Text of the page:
Published on the World Journal Weekly on September 10, 2017

Q&A 1 2 3 4

Can We Still Do Fiancée Visa After Getting Married in Taiwan?


We decided some time ago that we would get engaged, do a K-1 fiancée visa (I’m a U. S. citizen), she would come over, and we would get married within 90 days. We wanted to do the fiancée visa because that is shorter than filing directly for the green card. However, our families in Taiwan are now objecting and want to have a big marriage in Taipei in September. I know from looking at Immigration’s processing time that we will not even be close to having the K-1 petition decided by that time. Can we go ahead with the wedding to satisfy our families and still continue processing the fiancée visa?

Dear reader,

A K-1 fiancée visa presupposes that there is no recognized existing marriage. In this case, where there will be a legal Taiwanese marriage, such will prevent you from obtaining a K-1 visa. In such case, the proper way to do it is to have your wife file and I-130 petition and once approved, go through consular processing at the AIT.

Q&A 2

What to do About the FNU on My Visa?

My U. S. visa has the words “FNU” for my first name and both my first and last names in the place for my family name. What am I supposed to do to straighten out my name?

Dear reader,

FNU means “First name unknown.” If you filled out the visa application correctly with your first and last names appearing where they should have appeared on the visa application form, such a mistake would be on the part of the consulate or embassy. You should take the visa back, explain the mistake, and request the cancellation of the visa and a new visa with your correct name and without the FNU.


Q&A 3

What Should I Do if My F-1 Change of Status Has Been Filed Without Results Since January 2017?

I came to the U. S. as a visitor under B-2 visa in September 2016, was given 6 months to stay, and filed for a change of status to F-1 student in January 2017. Since then, I have heard nothing after getting a receipt in February. Should I be worried? Is there anything that I can do? Is this normal? Please note that my financial sponsor is my father and he has been overseas for the past 2 months.

Dear reader,

Applications for change of status to student are being adjudicated with dates of receipt of 1/9/2017 at the Vermont service center and 4/16/17 at the California service center. Cases are being transferred from one center to another dependent upon the workload in a service center. If your case is being adjudicated by Vermont, it is not current. If in California, you should receive an adjudication or other correspondence soon. You can check your receipt and any correspondence that you have received from U.S.C.I.S. to determine where your case is at. If in the California service center, you can communicate with U.S.C.I.S. at its 1-800 number, 1-800-375-5283. The fact that your sponsor is your father should not have a negative impact on your case.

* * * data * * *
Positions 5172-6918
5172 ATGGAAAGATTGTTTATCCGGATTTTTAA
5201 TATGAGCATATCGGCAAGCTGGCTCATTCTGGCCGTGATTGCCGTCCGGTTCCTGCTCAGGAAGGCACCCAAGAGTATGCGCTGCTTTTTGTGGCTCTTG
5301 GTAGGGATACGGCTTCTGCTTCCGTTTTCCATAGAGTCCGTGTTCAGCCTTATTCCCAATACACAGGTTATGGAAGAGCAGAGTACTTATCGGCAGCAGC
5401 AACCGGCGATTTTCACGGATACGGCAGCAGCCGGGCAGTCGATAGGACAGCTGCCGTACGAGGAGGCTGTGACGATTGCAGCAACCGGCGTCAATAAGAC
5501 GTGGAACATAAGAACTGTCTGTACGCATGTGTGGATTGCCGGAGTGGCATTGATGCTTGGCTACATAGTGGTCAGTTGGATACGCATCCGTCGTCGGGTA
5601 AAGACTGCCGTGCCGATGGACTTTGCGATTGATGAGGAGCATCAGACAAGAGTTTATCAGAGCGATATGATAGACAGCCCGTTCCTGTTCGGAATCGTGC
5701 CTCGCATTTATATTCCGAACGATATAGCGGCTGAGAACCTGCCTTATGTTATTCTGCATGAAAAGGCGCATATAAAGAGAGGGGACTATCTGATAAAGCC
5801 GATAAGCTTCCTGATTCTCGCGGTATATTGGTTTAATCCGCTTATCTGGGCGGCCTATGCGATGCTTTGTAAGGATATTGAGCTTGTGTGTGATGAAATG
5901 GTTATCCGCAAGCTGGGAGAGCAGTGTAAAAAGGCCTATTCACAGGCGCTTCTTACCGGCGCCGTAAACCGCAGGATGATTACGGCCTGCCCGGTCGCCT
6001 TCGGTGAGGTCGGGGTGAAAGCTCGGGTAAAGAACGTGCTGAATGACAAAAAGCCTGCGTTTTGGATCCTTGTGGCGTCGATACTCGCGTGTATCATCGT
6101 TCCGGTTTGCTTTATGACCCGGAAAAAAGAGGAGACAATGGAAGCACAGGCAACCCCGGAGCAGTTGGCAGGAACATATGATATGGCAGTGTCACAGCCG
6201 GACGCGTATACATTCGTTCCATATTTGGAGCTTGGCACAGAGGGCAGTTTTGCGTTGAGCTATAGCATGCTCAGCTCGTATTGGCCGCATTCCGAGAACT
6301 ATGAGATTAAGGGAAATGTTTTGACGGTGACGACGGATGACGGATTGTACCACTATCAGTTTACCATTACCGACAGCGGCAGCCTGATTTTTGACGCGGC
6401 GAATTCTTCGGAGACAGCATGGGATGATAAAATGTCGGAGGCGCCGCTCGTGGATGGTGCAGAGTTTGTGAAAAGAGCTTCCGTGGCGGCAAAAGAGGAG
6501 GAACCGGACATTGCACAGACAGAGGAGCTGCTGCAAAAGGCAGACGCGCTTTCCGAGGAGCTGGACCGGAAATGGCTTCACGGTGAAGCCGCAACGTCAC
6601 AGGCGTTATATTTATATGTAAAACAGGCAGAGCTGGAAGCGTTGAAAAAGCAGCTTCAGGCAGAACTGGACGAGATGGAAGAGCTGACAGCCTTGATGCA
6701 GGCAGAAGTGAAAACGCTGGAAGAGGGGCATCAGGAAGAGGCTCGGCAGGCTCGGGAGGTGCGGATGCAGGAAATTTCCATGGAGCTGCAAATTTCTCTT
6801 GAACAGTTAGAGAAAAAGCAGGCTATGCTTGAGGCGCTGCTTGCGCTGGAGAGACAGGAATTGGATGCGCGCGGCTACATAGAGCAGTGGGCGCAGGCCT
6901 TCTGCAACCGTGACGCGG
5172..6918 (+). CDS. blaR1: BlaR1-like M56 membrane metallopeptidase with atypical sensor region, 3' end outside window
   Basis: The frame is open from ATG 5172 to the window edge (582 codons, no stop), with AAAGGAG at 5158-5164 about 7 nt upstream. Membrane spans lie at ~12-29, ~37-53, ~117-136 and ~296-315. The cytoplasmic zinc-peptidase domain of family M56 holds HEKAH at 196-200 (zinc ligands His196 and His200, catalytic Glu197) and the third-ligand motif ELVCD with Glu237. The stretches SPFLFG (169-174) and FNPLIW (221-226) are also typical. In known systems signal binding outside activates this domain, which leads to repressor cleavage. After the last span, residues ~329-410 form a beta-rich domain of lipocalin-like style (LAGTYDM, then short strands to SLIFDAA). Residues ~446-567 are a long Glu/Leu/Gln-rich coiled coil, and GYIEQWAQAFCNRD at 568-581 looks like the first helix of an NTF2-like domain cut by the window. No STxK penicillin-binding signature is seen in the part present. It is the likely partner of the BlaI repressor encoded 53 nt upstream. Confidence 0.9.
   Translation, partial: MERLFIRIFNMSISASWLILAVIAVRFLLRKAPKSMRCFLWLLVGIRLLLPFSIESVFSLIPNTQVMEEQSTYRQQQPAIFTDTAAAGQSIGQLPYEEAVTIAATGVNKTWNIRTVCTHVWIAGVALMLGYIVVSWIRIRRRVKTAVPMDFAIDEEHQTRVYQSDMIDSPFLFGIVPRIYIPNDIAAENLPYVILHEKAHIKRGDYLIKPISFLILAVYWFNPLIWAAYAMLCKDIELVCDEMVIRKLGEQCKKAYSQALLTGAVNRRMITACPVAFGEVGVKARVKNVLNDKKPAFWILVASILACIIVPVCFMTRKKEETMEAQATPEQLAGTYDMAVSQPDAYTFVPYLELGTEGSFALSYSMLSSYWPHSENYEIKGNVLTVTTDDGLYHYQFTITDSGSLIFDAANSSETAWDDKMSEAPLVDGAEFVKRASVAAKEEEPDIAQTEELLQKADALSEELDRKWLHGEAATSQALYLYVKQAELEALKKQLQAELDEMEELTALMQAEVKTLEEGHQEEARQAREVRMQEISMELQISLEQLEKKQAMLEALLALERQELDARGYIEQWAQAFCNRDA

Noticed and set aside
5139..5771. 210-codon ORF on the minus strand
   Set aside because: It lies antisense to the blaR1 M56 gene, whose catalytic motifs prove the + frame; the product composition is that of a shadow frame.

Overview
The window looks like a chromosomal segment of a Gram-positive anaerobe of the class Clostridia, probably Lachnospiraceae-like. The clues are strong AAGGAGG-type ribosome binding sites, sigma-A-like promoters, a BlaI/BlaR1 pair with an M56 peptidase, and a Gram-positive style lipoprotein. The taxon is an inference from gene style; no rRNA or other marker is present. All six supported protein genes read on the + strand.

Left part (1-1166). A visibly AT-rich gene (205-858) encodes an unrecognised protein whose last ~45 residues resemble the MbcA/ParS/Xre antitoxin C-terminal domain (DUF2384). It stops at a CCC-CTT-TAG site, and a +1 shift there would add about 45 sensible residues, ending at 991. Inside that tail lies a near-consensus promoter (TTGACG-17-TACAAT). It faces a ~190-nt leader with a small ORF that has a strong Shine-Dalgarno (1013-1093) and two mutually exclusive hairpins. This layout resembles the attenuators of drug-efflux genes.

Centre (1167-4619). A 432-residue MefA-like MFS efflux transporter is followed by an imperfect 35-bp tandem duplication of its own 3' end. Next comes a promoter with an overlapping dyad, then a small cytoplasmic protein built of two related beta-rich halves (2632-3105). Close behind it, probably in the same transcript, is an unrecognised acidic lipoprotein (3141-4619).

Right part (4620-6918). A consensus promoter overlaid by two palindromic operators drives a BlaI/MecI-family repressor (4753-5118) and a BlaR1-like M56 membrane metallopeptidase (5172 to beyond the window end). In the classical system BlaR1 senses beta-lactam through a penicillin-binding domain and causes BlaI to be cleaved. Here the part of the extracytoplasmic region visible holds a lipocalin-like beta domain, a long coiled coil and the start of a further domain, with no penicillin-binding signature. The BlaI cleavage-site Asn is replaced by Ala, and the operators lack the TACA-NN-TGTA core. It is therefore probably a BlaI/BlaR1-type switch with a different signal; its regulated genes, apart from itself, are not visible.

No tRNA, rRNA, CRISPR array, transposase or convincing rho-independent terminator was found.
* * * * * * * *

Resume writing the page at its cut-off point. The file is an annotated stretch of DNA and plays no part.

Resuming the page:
Q&A 4

Can My Wife Get the H-4 Visa Stamp While I Am Processing An H-1B Transfer to A New Company?

I got the news from the company that sponsored my H-1B that it would not sponsor me for the green card, and so I started looking for another company. Now the new company has started sponsoring for my H-1B transfer. It is now close to the time of the first H-1B anyway. My wife had to go back to Hong Kong recently because of health problems with her mother. She will need to have a new H-4 visa to come back. Do you think that she can get a new H-4 visa when I am in the middle of the transfer process?

Dear reader,

If you are still with your old company, I do not see that your wife would have a problem with the H-4 stamping on that issue. However, if you have already transitioned to the new company, the consular officer may ask your wife to wait until your situation is resolved before issuing her the H-4 visa.


Copyright © 2003-2017 Alan Lee, Esq.
The information provided here is of a general nature and may not apply to any particular set of facts or circumstances. It should not be construed as legal advice and does not constitute an engagement of the Law Office of Alan Lee or establish an attorney-client relationship.


  View Alan Lee's profile

 View Alan Lee's LinkedIn profileView Alan Lee's profile